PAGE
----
The Golden Grass
Also know as Golden Grass, the Capim Dourado is a plant that grows naturally only in the remote region of Jalapao in the state of Tocantins nell’nord east of Brazil. Its scientific name is Syngonanthus nitens, is an herb belonging to the family Eriocaulace. It ‘a plant cultivated and comes in the form of thin stems and a small flower on top which is cut and dropped to the ground to encourage natural reseeding, all of this takes place during the collection process which is carried out only once a ‘year in the months of September and October.
In fact, this plant was initially green and takes a full year to mature its bright gold color. Being its a color of an authentic brilliance similar to gold and doesn’t change shape even in contact with water. This plant is completely hypoallergenic, is not part of the grass family so it can be worn by all.
Another key feature of capim golden grass is its unmistakable lightness which makes it practical to be worn by people with cervical soggete tendinitis, and especially for the lovers of gaudy earrings is great for avoiding the annoying stressamento lobe of the ear.
All these features make the capim the material par excellence for achievements jewelry made with meticulous attention to details and the use of semi-precious materials certified and non-allergenic.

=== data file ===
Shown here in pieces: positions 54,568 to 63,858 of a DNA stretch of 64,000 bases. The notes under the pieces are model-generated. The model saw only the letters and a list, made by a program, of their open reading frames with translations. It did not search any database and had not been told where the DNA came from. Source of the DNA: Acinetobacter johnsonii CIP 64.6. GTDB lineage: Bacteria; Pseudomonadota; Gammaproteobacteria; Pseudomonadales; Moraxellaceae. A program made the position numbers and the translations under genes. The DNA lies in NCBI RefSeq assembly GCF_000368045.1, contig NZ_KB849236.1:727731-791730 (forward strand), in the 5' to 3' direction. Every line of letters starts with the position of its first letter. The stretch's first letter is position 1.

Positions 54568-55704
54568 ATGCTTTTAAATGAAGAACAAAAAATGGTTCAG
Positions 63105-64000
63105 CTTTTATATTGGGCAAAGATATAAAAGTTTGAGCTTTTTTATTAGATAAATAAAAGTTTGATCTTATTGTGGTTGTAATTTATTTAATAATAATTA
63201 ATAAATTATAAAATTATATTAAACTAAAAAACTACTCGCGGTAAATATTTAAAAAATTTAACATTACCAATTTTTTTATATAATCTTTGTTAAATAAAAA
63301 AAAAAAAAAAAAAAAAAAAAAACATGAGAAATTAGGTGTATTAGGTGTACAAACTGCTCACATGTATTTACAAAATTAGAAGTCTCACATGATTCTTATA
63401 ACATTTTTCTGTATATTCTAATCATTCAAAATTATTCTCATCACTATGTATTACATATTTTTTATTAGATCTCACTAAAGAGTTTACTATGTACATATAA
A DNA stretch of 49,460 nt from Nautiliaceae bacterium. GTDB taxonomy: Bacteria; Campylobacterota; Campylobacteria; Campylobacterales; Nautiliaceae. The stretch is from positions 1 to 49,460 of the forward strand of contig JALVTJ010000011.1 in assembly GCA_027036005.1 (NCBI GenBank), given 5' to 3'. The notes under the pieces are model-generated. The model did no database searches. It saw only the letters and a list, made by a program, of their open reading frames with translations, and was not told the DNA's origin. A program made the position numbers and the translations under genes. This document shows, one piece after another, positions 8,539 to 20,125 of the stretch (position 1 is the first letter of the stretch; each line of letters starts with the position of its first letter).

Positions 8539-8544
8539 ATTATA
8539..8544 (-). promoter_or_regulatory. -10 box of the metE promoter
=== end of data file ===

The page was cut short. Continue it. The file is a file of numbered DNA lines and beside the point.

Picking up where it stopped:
History of Capim Dourado
An ancient plant the initial processing were esegiute by the Indians of the north of Goias. They cut the grass and they sewed using the spines of some thorny cactus needles as they were, initially making household utensils, baskets, containers of various types, etc.. Came into contact with blacks of quilombolas, Indians delivered them so that this technique became more widespread especially since you began to associate the creations capim type jewelry accessories. This type of craft was shown to the public in 1993 at the first FECOARTE (Folklore and Crafts Fair food typical of the state of Tocantins) in Palmas Tocantins. Encouraged by the first lady of the town, Eleoussa Miranda Costa, artisans have sparked public appreciation and authorities from all over Brazil, still making competitions and contests for the best processing capim.
To weave and attach the stems of grass, they used the so-called “olho do Buriti” resistant filaments contained in the trunk of the palm Buriti. Since This means to shoot down a ‘whole palm to approvvigionarsene and many fear that this craft can make extinguish ilburitì, was introduced a few years as an alternative floss gold color that best highlights the brightness of creating capim a watermark effect, also is much more resistant and at the same time equally hypoallergenic.
A form of craftsmanship that goes from one generation to another, enriching always more that goes steadily around the world.